Amnesty International recognizes and supports the efforts of the many movements that have emerged throughout the world to break the wall of silence surrounding human rights violations against LGBT people. The organization also welcomes the recent initiative by the special mechanisms of the UN Commission on Human Rights -- including the Special Rapporteur on Torture -- to encourage the submission of information on human rights abuses related to sexual identity, and requests that UN human rights bodies give further attention to LGBT issues.
"To combat global abuses against LGBT people, a clear message must be sent by the UN: that the torture and ill-treatment of people on the basis of their sexual identity will not be tolerated," said Michael Heflin, Director of AIUSA's OUTfront program. "Governments must realize that the protection of sexual orientation and gender identity is not a special category of human rights; it is fully embedded in overall human rights norms defined in international conventions. Fighting torture based on sexual identity is an integral part of the struggle towards a truly torture-free world."
Crimes of Hate, Conspiracy of Silence is available on line at http://www.amnesty-usa.org
See Upcoming Events for a great opportunity to learn more about Out Front and the Crimes of Hate report.
OUTFRONT for HUMAN RIGHTS!
Pass landmark legislation on sexual orientation
and gender identity!
H.CON.R. 259 establishes the protection of LGBT people as irrefutably rooted in standards defined in international human rights covenants and treaties. Passing H.CON.R. 259 will strengthen the US commitment to human rights.
TAKE ACTION NOW!
1. Your voice can be heard in Congress! Write a letter today and hold a letter-writing drive in your community to let your representative know that you want him or her to co-sponsor H.CON.R.259
2. Please forward all responses from your representatives to Amnesty OUTfront (322 Eighth Avenue, New York, NY 10001) so we can keep an up-to-date list of co-sponsors.
The Honorable ______________
United States Congress
Washington, DC 20515
Dear Rep. ___________:
As your constituent, I write to ask that you support H.CON.R. 259, a landmark House resolution dealing specifically with human rights violations based on sexual orientation and gender identity. It addresses the pervasive and horrendous abuses perpetrated against lesbian, gay, bisexual and transgender (LGBT) people around the world.
H.CON.R. 259 recognizes that the human rights of LGBT people are firmly embedded in standards defined in international human rights conventions. It condemns violence against LGBT people, and asks that such violations be punished. Finally, it calls on the U.S. government to give equal consideration to such human rights violations in reporting and formulating policies around the promotion of global human rights.
Everyday women and men around the world are beaten, imprisoned, tortured or killed solely on the basis of real or perceived sexual orientation. You can take a stand against this senseless violence and abuse perpetrated against this group of people. As my representative, I urge you to sign-on as a co-sponsor of H.CON.R. 259 today. Help pass this important legislation. I look forward to hearing your response.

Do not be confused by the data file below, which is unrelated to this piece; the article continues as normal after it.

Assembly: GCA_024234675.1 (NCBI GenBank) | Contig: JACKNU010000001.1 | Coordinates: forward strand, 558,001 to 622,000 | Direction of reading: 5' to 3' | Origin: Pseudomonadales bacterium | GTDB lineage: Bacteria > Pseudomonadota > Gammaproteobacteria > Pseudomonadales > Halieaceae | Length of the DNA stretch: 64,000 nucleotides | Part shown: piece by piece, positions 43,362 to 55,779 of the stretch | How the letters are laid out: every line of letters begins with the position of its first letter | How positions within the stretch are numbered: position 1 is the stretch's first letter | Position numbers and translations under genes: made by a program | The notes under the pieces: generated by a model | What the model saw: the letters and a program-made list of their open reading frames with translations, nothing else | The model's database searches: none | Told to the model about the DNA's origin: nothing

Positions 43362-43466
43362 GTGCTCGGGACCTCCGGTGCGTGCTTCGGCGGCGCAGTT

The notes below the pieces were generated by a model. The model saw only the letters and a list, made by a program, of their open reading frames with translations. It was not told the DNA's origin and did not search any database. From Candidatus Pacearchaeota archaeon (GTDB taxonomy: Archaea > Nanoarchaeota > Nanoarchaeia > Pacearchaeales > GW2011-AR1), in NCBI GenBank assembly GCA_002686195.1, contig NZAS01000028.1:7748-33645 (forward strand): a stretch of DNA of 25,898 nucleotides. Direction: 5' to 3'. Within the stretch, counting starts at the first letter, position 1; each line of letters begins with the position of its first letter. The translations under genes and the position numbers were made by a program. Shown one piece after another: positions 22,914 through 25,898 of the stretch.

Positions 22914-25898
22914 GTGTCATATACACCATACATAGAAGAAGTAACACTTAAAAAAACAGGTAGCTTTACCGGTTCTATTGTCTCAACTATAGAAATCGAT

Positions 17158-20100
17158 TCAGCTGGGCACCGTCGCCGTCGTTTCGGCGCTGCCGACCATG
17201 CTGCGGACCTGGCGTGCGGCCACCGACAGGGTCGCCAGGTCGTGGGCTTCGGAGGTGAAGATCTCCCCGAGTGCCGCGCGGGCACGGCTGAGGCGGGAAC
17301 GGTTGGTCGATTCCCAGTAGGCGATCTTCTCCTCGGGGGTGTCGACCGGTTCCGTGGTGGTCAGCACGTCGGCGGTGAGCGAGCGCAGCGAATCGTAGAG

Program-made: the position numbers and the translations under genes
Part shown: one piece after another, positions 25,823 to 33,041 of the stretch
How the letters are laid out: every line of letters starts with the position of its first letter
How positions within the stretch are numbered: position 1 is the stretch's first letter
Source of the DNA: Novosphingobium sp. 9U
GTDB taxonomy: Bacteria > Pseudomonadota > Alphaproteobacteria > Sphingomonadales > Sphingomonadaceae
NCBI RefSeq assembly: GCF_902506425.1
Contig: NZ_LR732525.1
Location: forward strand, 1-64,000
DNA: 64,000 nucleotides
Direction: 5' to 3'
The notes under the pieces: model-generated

Don't know your representative? Find out at www.amnestyusa.org/government/congress/index_.html
Borders Books & Music
475 South Lake Avenue, Pasadena
NEWJACK: Guarding Sing Sing
by Ted Conover
When Conover’s request to shadow a recruit at the New York State Corrections Officer Academy was denied, he decided to apply for a job as a
prison officer. So begins his odyssey at Sing Sing, once a model prison but now the state’s most troubled maximum-security facility. The result of his year there is this remarkable look at one of America’s most dangerous prisons, where drugs, gang wars, and sex are rampant, and where the line between violator and violated is often unclear. As sobering as it is suspenseful, Newjack is an indispensable contribution to the urgent debate about our country’s criminal justice system, and a consistently fascinating read.
“[Conover] has made us fully part of his experience…. It is hard to imagine any journalist doing this more daringly or effectively.” –The New York Times
“Newjack is a graphic and troubling window into society’s scrapheap. Conover is to be commended for having the chops to venture where few others would dare go.... An important cautionary tale.” –Los Angeles Times Book Review
PRISONER OF CONSCIENCE
Ngawang Pekar, Tibetan Monk
Our group is committed to work on behalf of prisoner of conscience Ngawang Pekar. He is a Tibetan monk who has been imprisoned by the Chinese authorities since they arrested him in 1989 for participating in a peaceful demonstration in Lhasa.
Have a look at the current letter count! Last month group member Robert set up an Amnesty table at two events, Tibetan Awareness Day in Pasadena and the Dalai Lama's speech at UCLA. He got 200 postcards signed, plus donations for postage to China, plus over a hundred more petition signatures. Wonderful job, Robert!
There's exciting news from Washington. On May 9, a bill titled "Tibetan Policy Act of 2001" was introduced in both the Senate (S.852) and House (H.R.1779). Its purpose is to "support the aspirations of the Tibetan people to safeguard their distinct identity." It encourages China to enter into a dialogue with the Dalai Lama. Section 12 urges the "release of all those held prisoner for expressing their religious or political views in Tibet" and also seeks access for international humanitarian organizations to prisoners in Tibet. Could we have written it better ourselves? For the full text (surprisingly readable) and current status of the bill, go to http://thomas.loc.gov.
The Senate version was introduced by our own Senator Feinstein (three cheers!) and co-sponsored by Senator Boxer. For our action this month, please urge Rep. Adam Schiff (or your own Representative) to co-sponsor the House bill. Here is a sample letter you can copy or use as a guide:
I urge you to co-sponsor or give your support to H.R.1779, the Tibetan Policy Act of 2001.